Mississippi Senate Committee Passes Bill to Ban Abortions When Unborn Baby’s Heartbeat Begins

State   Micaiah Bilger   Feb 6, 2019   |   11:46AM    Jackson, MS

A Mississippi bill to protect unborn babies once they have a detectable heartbeat moved forward Tuesday in the state Senate.

WLBT News 7 reports state Senate Bill 2116 passed the Public Health and Welfare Committee, and now moves to the full state Senate for consideration.

If enacted, the bill would ban almost all abortions in the state. An unborn baby’s heartbeat is detectable at about six weeks of pregnancy, though research suggests a baby’s heartbeat may begin as early as 18 days after conception. The bill would allow exceptions for medical emergencies.

State Sens. Angela Hill, R-Picayune, and Chris Caughman, R-Mendenhall, are the sponsors in the Senate. A House version of the bill, state House Bill 529, is sponsored by state Rep. Robert Foster.

Lt. Gov. Tate Reeves praised the legislation in a statement Tuesday.

“I thank Senators Hill and Caughman for introducing legislation to stop the barbaric practice of ending life in the womb even though a heartbeat is plainly detected,” Reeves said. “I am committed to making Mississippi the safest place in America for an unborn child.”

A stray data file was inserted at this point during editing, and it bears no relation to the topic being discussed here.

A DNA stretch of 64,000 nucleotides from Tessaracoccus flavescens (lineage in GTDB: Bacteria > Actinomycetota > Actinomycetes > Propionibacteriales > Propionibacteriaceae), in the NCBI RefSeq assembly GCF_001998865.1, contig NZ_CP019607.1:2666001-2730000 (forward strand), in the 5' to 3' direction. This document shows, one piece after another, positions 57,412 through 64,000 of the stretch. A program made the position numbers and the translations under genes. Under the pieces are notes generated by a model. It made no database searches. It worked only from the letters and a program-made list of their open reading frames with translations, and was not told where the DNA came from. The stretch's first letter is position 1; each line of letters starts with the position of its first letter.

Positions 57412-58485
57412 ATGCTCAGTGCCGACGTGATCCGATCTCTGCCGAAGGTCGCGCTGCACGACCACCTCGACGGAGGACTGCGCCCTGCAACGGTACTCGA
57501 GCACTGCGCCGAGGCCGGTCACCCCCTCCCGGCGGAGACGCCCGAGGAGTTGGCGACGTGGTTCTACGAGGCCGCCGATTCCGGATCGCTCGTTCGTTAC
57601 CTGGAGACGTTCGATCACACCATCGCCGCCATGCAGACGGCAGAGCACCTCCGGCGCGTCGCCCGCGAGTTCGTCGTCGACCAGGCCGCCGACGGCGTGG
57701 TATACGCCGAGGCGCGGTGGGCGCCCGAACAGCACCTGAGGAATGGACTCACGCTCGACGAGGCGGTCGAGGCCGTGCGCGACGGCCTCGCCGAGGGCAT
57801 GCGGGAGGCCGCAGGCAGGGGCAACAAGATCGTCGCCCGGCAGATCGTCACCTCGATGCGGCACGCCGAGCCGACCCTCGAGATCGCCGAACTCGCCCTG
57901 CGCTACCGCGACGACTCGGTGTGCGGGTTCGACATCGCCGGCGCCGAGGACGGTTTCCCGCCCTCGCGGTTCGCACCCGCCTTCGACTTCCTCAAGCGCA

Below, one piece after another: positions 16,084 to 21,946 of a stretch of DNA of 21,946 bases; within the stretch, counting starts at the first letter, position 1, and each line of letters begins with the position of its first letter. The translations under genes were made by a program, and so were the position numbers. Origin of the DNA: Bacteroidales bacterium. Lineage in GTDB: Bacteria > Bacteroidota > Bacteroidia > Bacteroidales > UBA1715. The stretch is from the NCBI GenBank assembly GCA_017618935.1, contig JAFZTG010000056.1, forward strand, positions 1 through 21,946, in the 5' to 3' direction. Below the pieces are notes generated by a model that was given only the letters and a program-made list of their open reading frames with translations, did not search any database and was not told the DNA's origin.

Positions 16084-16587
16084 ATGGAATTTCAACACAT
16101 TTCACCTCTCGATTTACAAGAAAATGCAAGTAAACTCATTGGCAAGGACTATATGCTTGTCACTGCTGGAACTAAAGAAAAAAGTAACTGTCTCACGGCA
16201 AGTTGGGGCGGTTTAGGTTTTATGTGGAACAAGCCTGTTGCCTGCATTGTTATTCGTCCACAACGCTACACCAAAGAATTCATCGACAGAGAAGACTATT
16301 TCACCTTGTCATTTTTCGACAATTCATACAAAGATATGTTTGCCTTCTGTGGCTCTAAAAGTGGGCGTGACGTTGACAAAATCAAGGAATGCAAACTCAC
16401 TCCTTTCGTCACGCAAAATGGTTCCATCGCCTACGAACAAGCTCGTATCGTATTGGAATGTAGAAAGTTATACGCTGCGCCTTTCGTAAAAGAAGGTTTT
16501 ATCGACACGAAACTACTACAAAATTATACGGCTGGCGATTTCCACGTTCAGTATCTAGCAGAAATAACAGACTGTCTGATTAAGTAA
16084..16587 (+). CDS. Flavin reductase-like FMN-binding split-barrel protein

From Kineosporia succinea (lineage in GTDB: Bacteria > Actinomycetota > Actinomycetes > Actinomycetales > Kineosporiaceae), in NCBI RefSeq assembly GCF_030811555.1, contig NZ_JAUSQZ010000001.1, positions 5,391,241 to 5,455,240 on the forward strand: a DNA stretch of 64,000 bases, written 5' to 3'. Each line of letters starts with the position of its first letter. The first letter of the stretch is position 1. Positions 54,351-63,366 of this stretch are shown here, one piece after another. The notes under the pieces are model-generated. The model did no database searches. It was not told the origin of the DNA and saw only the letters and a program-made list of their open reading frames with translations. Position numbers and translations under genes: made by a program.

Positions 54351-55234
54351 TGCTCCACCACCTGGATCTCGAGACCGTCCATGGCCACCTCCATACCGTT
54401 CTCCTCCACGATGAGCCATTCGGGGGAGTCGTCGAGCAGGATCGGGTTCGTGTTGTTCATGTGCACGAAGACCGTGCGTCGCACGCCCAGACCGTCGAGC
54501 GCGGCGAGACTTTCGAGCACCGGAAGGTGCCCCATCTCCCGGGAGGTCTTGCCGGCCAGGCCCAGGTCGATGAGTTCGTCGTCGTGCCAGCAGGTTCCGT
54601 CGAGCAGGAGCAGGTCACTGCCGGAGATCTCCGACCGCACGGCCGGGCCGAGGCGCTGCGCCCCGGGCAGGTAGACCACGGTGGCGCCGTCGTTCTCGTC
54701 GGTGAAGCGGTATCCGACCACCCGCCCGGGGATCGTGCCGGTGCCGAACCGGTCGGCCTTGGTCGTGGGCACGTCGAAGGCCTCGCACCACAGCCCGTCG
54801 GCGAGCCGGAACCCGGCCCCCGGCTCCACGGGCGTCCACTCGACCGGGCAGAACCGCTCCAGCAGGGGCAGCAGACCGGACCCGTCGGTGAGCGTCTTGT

Gov. Phil Bryant said he will sign the legislation, WTOK reports.

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Pro-life lawmakers have introduced a number of heartbeat bills this winter, hoping for a victory with the new conservative U.S. Supreme Court. Bills are being considered in Kentucky, South Carolina and Tennessee. Ohio Gov. Mike DeWine said he would support a heartbeat bill in his state as well.

The bills almost certainly will face legal challenges if they become law. Earlier this month, a judge declared Iowa’s heartbeat law unconstitutional.

The goal of the legislation is to prevent the deaths of thousands of unborn babies every year. However, even some pro-life advocates admit that the success of the legislation is uncertain. North Dakota and Arkansas passed heartbeat bills several years ago, but federal courts struck down both laws.

The Eighth Circuit Court of Appeals said the following about its ruling on the six-week abortion ban: “Because there is no genuine dispute that (North Dakota’s law) generally prohibits abortions before viability — as the Supreme Court has defined that concept — and because we are bound by Supreme Court precedent holding that states may not prohibit pre-viability abortions, we must affirm the district court’s grant of summary judgment to the plaintiffs.”

When courts rule against such laws, state taxpayers often are forced to reimburse pro-abortion groups for their legal fees.

There is more hope that the new conservative-majority U.S. Supreme Court may consider an abortion ban, but it is difficult to say if it would for certain. Some legal scholars have speculated that the high court would be more likely to consider cases that gradually chip away at Roe v. Wade rather than reverse it completely.